Alewife Are Dying Off In Large Numbers In Lake Michigan This Year
Don't be surprised if you are at a beach on Lake Michigan that there are a high number of dead alewife in the sand.
What Is An Alewife?
What is an alewife? Well, it is not a guy's ailing wife if that is what you were thinking.
Alewife is a species of herring that is found in North America. Alewife is not native to Lake Michigan, Lake Huron, or Lake Ontario. Alewife originally came from the northwest Atlantic Ocean via the Welland Canal sometime in the 1920s and 1930s.
Alewife is normally considered shad or minnows but can grow up to 9 inches in length.
You can eat the bigger ones. Some Michiganders also smoke them like you would herring from the ocean.
Alewife had a huge population surge between the 1950s and 1980s and piles of them were found on beaches after their mating season. Some piles were so big excavating equipment had to be used to remove them.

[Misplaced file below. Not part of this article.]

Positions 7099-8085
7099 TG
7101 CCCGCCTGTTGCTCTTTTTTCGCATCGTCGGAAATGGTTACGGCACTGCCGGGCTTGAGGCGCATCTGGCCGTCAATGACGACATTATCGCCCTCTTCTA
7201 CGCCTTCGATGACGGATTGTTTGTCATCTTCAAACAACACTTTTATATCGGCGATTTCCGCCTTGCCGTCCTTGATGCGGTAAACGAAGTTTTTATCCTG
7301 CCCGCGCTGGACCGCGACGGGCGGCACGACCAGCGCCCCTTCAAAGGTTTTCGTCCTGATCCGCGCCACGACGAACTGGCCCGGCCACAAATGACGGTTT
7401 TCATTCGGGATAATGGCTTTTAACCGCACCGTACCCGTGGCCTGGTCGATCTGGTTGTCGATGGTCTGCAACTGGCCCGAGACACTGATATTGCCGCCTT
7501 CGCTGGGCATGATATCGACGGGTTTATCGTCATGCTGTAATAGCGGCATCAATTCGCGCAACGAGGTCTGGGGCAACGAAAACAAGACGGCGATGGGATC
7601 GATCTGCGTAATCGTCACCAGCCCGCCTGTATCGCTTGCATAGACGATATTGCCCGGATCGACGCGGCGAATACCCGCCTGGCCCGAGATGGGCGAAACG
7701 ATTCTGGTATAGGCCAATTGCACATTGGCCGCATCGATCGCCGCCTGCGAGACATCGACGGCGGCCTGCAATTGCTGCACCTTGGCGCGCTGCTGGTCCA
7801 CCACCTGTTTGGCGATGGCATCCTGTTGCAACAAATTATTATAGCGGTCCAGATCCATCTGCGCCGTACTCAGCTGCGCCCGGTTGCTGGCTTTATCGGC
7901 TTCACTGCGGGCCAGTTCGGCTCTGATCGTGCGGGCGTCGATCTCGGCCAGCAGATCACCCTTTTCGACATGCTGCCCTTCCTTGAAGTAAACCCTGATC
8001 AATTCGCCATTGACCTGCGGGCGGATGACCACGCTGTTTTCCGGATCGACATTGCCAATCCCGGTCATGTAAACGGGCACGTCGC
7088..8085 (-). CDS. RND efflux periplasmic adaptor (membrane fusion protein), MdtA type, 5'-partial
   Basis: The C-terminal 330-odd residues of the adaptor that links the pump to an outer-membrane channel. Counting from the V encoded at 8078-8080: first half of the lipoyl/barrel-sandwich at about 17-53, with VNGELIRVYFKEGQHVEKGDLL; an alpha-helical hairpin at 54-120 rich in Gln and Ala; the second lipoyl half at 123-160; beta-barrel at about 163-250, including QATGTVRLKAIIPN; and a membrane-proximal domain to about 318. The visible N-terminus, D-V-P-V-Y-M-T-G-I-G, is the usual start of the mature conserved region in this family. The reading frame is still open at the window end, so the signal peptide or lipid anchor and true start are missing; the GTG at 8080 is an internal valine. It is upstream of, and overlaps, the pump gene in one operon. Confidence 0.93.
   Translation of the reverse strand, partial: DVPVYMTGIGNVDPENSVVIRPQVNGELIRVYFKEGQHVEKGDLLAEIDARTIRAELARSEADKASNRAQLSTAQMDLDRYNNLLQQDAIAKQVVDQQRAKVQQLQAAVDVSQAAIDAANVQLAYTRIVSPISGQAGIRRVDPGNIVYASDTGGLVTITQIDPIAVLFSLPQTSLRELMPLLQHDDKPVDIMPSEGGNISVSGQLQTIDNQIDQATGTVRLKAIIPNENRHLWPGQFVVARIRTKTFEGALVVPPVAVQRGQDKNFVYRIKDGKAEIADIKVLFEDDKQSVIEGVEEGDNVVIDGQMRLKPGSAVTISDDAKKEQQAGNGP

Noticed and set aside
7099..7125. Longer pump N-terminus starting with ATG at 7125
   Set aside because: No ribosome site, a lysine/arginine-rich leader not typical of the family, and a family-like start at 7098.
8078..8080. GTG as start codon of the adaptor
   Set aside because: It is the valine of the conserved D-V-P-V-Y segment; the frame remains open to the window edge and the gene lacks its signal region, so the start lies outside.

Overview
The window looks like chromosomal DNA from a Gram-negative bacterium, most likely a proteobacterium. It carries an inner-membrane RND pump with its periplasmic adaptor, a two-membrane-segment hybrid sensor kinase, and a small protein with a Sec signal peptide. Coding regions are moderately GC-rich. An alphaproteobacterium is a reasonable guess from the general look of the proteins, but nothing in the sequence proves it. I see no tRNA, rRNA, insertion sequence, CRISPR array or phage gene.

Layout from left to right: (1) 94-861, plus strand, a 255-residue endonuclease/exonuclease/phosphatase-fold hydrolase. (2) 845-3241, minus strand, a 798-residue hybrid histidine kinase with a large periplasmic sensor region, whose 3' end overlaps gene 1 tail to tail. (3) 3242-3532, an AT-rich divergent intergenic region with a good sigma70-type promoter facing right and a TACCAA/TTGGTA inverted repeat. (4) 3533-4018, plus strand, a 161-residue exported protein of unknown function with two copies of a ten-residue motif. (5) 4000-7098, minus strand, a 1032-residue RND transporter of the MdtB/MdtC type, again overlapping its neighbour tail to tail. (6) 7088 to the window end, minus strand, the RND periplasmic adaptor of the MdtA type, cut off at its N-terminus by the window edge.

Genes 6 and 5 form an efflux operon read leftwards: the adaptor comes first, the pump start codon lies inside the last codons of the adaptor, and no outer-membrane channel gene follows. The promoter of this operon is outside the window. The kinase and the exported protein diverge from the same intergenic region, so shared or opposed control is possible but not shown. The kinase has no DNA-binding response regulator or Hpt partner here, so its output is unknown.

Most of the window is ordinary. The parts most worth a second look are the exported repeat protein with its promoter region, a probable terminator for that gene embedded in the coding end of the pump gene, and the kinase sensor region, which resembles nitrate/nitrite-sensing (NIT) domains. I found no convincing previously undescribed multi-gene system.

Alewife originates as a saltwater fish that breeds in freshwater with some populations living entirely in freshwater like those in the Great Lakes.
Pacific salmon were introduced in order to help control the alewife population. It helped but the good news for Lake Michigan is a lot of fish feed on the alewife so the numbers have been more under control over the past 30 years.
Alewife Dying Off in Large Numbers in Lake Michigan
WOOD-TV reported that the Michigan Department of Natural Resources announced a large season die-off of alewife that extends from Muskegon all the way up to Cross Village and out to the Beaver Island complex.
DNR says the die-off is not a disease or pollution-related just occurring naturally during their spawning just in larger numbers than seen in recent years.